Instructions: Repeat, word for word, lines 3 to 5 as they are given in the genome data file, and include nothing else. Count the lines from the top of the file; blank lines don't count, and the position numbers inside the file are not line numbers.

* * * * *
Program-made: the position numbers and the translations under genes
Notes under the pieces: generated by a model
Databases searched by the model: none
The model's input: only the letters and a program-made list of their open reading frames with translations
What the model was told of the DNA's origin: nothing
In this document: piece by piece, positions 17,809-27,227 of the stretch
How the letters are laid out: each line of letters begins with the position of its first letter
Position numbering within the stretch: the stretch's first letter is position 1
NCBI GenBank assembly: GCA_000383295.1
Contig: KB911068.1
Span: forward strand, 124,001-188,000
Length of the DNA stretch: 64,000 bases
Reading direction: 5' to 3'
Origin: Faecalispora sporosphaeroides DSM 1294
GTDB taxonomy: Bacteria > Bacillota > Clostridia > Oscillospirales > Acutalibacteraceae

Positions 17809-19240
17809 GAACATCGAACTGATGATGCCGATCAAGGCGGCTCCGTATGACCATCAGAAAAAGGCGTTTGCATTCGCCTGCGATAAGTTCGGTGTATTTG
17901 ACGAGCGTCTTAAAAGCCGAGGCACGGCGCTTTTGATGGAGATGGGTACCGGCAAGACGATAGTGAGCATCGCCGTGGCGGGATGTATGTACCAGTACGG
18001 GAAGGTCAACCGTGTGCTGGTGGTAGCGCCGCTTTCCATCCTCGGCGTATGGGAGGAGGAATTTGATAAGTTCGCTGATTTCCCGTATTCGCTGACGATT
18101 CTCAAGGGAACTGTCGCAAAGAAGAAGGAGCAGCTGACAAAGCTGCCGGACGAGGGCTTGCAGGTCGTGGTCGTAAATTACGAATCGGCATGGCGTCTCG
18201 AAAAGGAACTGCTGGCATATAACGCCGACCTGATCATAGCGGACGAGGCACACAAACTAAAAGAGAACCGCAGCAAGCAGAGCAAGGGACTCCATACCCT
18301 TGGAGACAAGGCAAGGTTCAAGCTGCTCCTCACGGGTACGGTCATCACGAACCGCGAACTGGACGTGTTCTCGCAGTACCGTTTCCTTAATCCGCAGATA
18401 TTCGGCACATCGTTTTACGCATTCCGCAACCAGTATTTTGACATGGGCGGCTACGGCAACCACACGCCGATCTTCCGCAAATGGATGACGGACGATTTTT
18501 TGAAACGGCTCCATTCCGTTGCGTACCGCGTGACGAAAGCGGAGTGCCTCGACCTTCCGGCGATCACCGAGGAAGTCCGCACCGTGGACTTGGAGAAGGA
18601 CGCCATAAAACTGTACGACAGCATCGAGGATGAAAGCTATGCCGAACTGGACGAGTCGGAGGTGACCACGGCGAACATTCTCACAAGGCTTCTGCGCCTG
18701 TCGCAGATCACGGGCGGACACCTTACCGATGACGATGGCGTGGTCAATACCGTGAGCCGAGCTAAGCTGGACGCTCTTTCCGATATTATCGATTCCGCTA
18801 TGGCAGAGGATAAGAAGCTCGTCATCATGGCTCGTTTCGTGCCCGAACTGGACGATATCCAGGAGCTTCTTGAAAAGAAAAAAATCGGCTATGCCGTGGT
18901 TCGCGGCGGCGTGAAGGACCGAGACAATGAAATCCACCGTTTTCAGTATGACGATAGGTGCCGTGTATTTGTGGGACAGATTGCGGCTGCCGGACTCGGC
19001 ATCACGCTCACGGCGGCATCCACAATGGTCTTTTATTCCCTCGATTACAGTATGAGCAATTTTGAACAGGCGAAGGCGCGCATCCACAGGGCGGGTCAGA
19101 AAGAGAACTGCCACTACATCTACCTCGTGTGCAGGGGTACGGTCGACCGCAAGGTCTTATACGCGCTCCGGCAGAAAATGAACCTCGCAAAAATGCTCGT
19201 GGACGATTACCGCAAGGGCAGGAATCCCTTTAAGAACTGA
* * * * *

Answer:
Databases searched by the model: none
The model's input: only the letters and a program-made list of their open reading frames with translations
What the model was told of the DNA's origin: nothing